Lets track back to the OF for a second, because I almost forgot about Edgardo Arredondo.  Arredondo (for some reason) is not listed as a top 100 prospect.  Aquired from the Twins last season, Arredondo has plus plus power ability, and he can really put pressure on a defense with his speed as well.  For those of you keeping track at home, that makes 5 very high level outfielders for a game that, last I checked, only has 3 outfield spots.  Arredondo will likely DH for Houston, but it still leaves them with 4 players who will, should they reach full potential, deserve starting spots.  Not a bad spot to be in if you are Houston GM Matt Wells.

Seattle MarinersOSA Rank #14AL West Rank #3

The Seattle Mariners are just about as set as you can be at the major league level.  There really isn’t room for any kids to come up from the minors and grab a major role (except maybe at 2nd base).  Even still, they have a top half minor league system.  This is kind of impressive, considering all the players GM Justin Kaiser has brought in over the years via trades.  I don’t want to go through them all again, as we have covered this in previous previews, but its safe to say that most of the teams in the top 1/2 of the system ratings acquired some of their players from the M’s.  Seattle has two top 100 prospects according to OSA, 2B Augusto Candelalia (#15) and SP Kyle Cody (#16).  Not to make light of Candelalia’s career, but Cody is the far more interesting of the two.

Kyle Cody was previewed pretty heavily in the Pitching Futures article, so we wont go crazy here other than to mention his Killer changeup and Ace makeup.  He will join a rotation that already has 3 legit top flight starters, and that is before I mention King Felix, so yea.. its kind of exciting in Seattle right now (if you can forget for a moment, that the Angels exist).  As far as Candelalia, he is in a two man race as far as I am concerned.  Who can get to the majors faster, he or Dave Allen.  Either one at full potential would be an upgrade over Galvis, and they can both play the position.

Texas RangersOSA Rank #24AL West Rank #4

The Texas Rangers actually have more top 100 specs than the Mariners do, but the quality is much lower.  #71, #78 & #92 all call the Rangers their parent club, though non of these fellas will reach the majors this season. A pair of 22 year old 2B are the top 2, with New York native Erik Lee holding down the top spot, and Dominican Artuto Moreno sliding in at #2.  Both of these young men play great defense, and show enough power to make a splash in Arlington (it doesn’t take much, pretty sure Ichiro could hit 20 HR here).  Incumbent Luis Mendez doesn’t pose much of a threat, so it is really all about who gets there first.  My money is on Lee.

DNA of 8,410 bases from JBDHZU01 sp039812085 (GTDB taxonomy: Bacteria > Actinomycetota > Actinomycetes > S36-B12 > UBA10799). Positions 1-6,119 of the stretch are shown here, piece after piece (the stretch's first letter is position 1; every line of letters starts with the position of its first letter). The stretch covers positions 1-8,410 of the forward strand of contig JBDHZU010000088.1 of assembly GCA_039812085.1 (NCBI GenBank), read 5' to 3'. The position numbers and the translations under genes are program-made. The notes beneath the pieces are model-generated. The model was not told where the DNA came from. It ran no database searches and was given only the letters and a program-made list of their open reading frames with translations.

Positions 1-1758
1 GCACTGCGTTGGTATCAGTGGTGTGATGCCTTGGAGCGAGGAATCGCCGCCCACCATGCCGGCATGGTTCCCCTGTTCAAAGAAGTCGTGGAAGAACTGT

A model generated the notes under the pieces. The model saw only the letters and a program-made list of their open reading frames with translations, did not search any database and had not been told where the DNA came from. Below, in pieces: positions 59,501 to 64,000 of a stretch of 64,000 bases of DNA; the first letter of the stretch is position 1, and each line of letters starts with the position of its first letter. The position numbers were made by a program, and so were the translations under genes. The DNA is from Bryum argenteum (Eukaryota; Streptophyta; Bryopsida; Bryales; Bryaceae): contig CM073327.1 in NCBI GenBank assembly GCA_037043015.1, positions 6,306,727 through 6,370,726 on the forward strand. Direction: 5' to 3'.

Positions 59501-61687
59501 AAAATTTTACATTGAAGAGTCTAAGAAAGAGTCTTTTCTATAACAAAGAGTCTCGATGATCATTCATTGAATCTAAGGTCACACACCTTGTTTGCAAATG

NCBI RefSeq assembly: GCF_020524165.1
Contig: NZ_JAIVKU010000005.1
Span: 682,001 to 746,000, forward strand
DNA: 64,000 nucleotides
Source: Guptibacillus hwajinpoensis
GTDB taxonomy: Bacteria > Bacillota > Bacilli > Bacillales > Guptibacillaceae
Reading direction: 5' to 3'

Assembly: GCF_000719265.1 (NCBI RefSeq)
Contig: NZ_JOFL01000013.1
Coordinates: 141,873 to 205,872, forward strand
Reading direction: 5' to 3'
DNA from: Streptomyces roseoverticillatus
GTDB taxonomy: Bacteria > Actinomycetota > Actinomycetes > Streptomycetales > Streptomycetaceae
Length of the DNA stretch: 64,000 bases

Ron Anderson is the Rangers lone interesting pitching prospect, but that doesn’t hold much hope for the future of his ERA.  Balls fly down in Texas, and I wouldn’t be looking for anything south of 4.50 from him when he reaches the majors, at the earliest in 2018.  Outside of these three young men, the cupboards are pretty bare in Texas.  Luckily, the Rangers have TONS of young talent at the MLB level, and wont be relying on specs to save the day for awhile!

Los Angeles AngelsOSA Rank #23AL West #5

The Angels actually rank above the Rangers in OSA, but I am dropping them to 5th in my divisional ratings.  Pettiness creeping up a bit?  Perhaps.  But it is also because they have been at the back end of the draft for the last 3 years, and most of their top prospects are in the majors right now.  There are 2 ways to acquire high level specs in MLB Pro, draft them or trade for them.  Matt Eiseneberg drafted them early, and is now reaping the rewards, but he hasn’t had the chance to replenish.  This is not to say that there are not intriguing names down there.  Anthony Kerr (#56 overall) is a 22 year old LA native who plays a number of infield positions, but specializes at 2B.  He was likely slated for that role at one point, but then Matt uncharacteristically traded for Daniel Paolini and suddenly Kerr is without a role.  The kid can certainly play, and should find his way onto a major league roster one day, but I do not think it will be as a starter in LA.  the other top 100 spec is Chris Hughes, a 21 year old closer pitching in single A.  He could one day be a serviceable reliever, but I do not care to spend time discussing him, as it is a few years off.

 

Coming up next (who knows when) is the final piece on the AL West, my predictions!  I will predict records, standings, AL West MVP’s and so on.  And then I will finally leave this hell hole and head East.